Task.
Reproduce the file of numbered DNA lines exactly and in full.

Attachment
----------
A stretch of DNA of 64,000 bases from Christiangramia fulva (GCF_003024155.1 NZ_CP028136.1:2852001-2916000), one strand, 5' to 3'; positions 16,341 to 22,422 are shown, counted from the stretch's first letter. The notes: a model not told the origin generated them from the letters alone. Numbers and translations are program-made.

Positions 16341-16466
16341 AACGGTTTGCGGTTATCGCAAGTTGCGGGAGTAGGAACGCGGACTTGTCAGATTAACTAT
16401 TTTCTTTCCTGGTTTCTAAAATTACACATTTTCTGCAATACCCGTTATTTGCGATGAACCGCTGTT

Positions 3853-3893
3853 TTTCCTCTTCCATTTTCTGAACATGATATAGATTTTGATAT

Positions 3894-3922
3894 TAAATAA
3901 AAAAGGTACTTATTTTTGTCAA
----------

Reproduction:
A stretch of DNA of 64,000 bases from Christiangramia fulva (GCF_003024155.1 NZ_CP028136.1:2852001-2916000), one strand, 5' to 3'; positions 16,341 to 22,422 are shown, counted from the stretch's first letter. The notes: a model not told the origin generated them from the letters alone. Numbers and translations are program-made.

Positions 16341-16466
16341 AACGGTTTGCGGTTATCGCAAGTTGCGGGAGTAGGAACGCGGACTTGTCAGATTAACTAT
16401 TTTCTTTCCTGGTTTCTAAAATTACACATTTTCTGCAATACCCGTTATTTGCGATGAACCGCTGTT

Positions 3853-3893
3853 TTTCCTCTTCCATTTTCTGAACATGATATAGATTTTGATAT

Positions 3894-3922
3894 TAAATAA
3901 AAAAGGTACTTATTTTTGTCAA